Review: Detroit, not for the faint-hearted but a film that will stick with you

PUBLISHED: 11:57 25 September 2017 | UPDATED: 11:57 25 September 2017




Detroit marks the return of Oscar winning director Kathryn Bigelow,

Working once again with script writer Mark Boal, the pair turn their attention to the 1967 Algiers Motel incident in Detroit, Michigan.

Set during the racially charged riots of July 1967, Detroit tells the true story of a group of rogue white police officers who respond to reports of gunfire at the Algiers hotel and arrive with aggressive intent towards the mainly black residents of the hotel.

Young British actor Will Poulter plays the ring leader Krauss and is fantastic as the racist patrolman in what could well be a star making performance.

Among the hotel guests are Anthony Mackie’s Vietnam veteran Greene and Algee Smith, who is delivers a beautifully nuanced performance as Larry, a talented soul singer caught up in events.

John Boyega also shows why he is rated so highly with an exemplary turn as security guard Dismukes who, as a black man in a position of authority, is warily distrusted by both sides.

Having successfully introduced both parties and set the scene during the opening section, the second hour unflinchingly focuses on the violence as the patrol men brutality abuse their power.

The recreation of events makes for uncomfortable viewing and is a gruelling experience.

With a two hour 23 minute run time, this film is definitely overlong and does drag in some sections, however the fact that this subject matter is very much in the public consciousness at the moment, makes it all the more powerful.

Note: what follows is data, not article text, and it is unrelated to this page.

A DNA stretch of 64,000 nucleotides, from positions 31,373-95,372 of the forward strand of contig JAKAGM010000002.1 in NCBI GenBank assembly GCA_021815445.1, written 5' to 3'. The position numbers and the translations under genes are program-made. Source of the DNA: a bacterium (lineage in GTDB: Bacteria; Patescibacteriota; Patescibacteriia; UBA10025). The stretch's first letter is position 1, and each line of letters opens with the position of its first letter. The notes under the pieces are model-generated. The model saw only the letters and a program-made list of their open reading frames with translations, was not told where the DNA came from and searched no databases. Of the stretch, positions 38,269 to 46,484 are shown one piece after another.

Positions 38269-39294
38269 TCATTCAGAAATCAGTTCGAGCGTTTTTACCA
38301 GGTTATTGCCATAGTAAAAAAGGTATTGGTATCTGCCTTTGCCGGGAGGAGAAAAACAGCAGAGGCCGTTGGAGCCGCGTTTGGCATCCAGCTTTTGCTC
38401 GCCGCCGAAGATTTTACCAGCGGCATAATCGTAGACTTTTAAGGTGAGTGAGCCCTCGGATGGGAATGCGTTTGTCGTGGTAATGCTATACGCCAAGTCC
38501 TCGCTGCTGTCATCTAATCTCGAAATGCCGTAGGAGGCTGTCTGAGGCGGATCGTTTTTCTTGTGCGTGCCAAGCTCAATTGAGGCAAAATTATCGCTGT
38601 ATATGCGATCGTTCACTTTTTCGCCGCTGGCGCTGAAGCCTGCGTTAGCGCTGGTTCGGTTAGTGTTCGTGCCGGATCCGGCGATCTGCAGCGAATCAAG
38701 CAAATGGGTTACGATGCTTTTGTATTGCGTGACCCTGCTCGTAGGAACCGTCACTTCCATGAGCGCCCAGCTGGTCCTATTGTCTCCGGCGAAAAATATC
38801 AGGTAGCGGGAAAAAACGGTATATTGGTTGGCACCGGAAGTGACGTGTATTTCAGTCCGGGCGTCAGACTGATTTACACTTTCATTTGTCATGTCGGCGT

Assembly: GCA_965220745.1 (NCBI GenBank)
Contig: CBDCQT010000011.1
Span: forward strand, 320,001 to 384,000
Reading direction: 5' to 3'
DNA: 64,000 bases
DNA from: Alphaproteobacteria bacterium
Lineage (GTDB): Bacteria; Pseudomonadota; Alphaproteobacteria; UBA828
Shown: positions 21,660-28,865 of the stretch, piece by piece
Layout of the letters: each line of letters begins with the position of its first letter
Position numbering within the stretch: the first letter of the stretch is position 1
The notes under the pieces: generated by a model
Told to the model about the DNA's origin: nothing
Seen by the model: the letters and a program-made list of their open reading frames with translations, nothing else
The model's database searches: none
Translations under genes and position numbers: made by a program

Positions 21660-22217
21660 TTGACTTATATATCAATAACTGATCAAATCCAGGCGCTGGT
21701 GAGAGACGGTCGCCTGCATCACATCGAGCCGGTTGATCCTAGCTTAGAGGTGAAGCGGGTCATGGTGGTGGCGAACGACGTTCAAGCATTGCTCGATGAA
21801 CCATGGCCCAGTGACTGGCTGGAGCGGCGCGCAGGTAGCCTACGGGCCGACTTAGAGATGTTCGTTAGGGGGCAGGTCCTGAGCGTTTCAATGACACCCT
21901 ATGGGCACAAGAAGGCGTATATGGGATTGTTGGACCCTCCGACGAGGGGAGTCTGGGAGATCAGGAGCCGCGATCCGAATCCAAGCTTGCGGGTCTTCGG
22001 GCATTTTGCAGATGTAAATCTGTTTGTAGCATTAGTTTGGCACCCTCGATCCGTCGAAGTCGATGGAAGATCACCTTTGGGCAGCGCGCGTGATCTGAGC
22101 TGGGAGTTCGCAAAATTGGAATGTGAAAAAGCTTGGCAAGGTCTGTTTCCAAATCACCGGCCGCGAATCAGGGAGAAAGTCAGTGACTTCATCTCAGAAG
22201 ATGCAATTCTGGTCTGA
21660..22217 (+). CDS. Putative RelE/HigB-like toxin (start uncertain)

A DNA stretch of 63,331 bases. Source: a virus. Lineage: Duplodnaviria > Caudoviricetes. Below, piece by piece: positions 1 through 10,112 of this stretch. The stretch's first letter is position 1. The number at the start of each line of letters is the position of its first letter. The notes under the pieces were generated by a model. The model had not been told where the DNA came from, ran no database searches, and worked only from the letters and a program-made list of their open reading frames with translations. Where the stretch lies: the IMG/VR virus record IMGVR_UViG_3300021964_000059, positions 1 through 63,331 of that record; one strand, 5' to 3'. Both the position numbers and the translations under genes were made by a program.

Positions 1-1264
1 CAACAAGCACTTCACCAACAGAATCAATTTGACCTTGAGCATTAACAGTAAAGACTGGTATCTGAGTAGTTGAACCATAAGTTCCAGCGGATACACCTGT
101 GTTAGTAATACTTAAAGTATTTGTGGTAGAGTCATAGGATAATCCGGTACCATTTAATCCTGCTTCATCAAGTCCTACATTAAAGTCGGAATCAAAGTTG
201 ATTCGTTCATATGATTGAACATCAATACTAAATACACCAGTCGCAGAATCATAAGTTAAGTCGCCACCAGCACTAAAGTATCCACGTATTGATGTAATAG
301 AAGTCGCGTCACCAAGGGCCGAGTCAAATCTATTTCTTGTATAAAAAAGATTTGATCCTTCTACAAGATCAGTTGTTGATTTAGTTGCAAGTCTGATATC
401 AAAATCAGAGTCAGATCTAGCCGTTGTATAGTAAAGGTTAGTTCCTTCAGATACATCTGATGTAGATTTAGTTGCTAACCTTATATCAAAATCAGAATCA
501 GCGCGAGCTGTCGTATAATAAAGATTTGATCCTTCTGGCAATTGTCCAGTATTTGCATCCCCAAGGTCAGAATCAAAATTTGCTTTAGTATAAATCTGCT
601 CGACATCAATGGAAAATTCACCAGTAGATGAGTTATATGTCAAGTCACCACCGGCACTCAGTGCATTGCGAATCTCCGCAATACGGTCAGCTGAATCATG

Detroit is not for the faint hearted, but has an important story to tell and with such great performances throughout this is a film that will stick with you.


Welcome , please leave your message below.

Optional - JPG files only
Optional - MP3 files only
Optional - 3GP, AVI, MOV, MPG or WMV files

Please log in to leave a comment and share your views with other Dunmow Broadcast visitors.

We enable people to post comments with the aim of encouraging open debate.

Only people who register and sign up to our terms and conditions can post comments. These terms and conditions explain our house rules and legal guidelines.

Comments are not edited by Dunmow Broadcast staff prior to publication but may be automatically filtered.

If you have a complaint about a comment please contact us by clicking on the Report This Comment button next to the comment.

Not a member yet?

Register to create your own unique Dunmow Broadcast account for free.

Signing up is free, quick and easy and offers you the chance to add comments, personalise the site with local information picked just for you, and more.

Sign up now

Most Read

Latest from the Dunmow Broadcast